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2022-03-09| Licensing

Novartis Bets $1.5 Billion on Voyager’s AAVs

by Joy Lin
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Novartis has announced that it is licensing Voyager Therapeutics’ adeno-associated virus (AAV) technology to deliver gene therapies for neurological diseases.

Under the deal, Novartis will initially license Voyager’s AAV capsids for three undisclosed targets in the CNS, and could opt to license two more. 

Novartis will pay Voyager $54 million upfront and up to $37.5 million in licensing fees for the first three targets. If Novartis chooses to add the other two targets, it will have to pay Voyager $18 million per target selected, and a $12.5 million exercise fee to match a capsid to the selected target. Voyager could also earn up to $1.5 billion in development and commercial milestones, as well as single-digit royalties for product sales. 

Related Article: Sio Gene Therapies Touts Positive Safety and Biomarker Data for GM1 Gangliosidosis Candidate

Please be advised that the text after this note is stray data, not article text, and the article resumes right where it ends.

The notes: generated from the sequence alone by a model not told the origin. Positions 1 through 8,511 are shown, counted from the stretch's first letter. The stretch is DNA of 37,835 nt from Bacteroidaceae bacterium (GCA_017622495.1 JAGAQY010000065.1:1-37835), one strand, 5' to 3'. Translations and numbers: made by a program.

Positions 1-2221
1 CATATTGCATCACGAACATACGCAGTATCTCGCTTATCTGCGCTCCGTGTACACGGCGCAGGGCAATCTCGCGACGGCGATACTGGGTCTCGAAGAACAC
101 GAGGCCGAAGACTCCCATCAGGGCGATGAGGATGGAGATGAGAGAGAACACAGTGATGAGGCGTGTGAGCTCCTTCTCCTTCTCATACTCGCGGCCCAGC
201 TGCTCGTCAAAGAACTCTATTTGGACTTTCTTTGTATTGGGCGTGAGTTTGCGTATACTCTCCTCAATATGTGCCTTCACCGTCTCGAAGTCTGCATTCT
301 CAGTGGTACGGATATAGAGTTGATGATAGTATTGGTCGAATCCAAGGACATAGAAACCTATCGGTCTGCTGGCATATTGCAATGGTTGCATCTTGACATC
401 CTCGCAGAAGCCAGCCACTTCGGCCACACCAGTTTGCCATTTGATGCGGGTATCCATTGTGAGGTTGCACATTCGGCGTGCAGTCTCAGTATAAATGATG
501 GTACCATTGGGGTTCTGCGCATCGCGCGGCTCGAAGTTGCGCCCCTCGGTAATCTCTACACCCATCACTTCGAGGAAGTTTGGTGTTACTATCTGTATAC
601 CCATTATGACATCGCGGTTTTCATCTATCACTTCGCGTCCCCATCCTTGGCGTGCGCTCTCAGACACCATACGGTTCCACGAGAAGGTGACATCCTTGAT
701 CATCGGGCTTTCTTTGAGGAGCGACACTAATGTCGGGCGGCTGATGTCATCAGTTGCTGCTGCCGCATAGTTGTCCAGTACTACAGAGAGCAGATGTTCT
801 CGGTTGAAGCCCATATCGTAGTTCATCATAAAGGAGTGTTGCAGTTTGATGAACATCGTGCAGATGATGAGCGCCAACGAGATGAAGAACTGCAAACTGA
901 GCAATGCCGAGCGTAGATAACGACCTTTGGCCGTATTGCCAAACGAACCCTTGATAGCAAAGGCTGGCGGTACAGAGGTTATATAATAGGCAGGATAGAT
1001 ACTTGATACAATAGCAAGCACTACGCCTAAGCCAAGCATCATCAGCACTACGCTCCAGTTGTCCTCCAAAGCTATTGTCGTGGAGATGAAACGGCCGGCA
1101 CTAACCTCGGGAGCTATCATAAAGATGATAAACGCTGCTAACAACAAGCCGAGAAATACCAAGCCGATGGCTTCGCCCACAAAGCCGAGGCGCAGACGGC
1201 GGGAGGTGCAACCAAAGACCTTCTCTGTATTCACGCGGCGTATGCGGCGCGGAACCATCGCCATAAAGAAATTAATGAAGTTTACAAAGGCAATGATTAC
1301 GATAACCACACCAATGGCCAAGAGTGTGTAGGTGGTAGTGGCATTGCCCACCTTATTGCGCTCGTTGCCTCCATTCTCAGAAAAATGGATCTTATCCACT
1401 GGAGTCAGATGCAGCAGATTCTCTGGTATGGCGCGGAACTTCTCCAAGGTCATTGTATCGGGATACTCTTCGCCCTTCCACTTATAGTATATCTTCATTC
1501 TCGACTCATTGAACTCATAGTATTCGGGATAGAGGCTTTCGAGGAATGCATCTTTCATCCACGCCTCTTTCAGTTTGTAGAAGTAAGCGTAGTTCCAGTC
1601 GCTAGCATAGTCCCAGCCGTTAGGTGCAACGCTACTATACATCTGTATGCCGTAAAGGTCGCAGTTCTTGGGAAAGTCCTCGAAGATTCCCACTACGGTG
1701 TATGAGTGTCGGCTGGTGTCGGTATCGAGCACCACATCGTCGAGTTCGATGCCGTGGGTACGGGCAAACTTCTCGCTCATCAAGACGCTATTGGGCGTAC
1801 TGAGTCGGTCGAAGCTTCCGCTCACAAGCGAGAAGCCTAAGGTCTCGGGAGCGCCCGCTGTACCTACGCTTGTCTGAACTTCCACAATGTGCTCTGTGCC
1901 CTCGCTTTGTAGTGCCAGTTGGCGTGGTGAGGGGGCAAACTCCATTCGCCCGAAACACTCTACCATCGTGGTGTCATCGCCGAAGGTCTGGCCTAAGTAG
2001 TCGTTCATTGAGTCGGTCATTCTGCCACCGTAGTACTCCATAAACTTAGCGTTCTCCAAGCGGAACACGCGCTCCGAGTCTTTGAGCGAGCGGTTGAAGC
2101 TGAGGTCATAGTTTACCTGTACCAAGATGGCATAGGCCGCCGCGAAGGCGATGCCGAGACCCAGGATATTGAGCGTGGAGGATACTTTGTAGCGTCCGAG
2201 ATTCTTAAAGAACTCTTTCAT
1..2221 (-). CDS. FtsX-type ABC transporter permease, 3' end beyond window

Voyager’s Capsid Discovery Platform

 

Voyager claims that its RNA-driven capsid discovery platform  could create AAVs capable of penetrating the blood-brain barrier with greater efficacy. Studies on non-human primates also suggested the capsids would also improve gene uptake by cells in the brain and spinal cord, and could also be directed to cardiac muscle. 

Voyager is screening for more AAV9 and AAV5 capsid variants that can better target specific populations of cells such as glial cells. 

Related Article: Voyager Therapeutics’ Novel AAV Capsid Tech for Gene Therapy Attracts Pfizer’s Investment

 

Interests and Exits  

 

Many companies have shown interest in Voyager’s viral shells. Pfizer announced last October that it will license Voyager’s capsids for use with one neurologic and one cardiovascular target. The deal was estimated to be worth $630 million. 

However, other deals have not gone as smoothly. In 2019, Neurocrine Biosciences partnered with Voyager in a $1.865 billion deal for four neuroscience targets including Parkinson’s disease and Friedreich’s ataxia. By August 2021, Neurocrine had pulled out of the Parkinson’s portion of the agreement, after safety issues from that program led to an FDA hold. 

Even earlier, Sanofi’s Genzyme bet $100 million to license Voyager’s programs which covered Parkinson’s, Friedreich’s ataxia and Hungtington’s disease, but had dropped the three programs by 2019. In 2020, Voyager lost another partner in Abbvie after the latter decided to drop partnerships over Alzheimer’s disease and Parkinson’s. 

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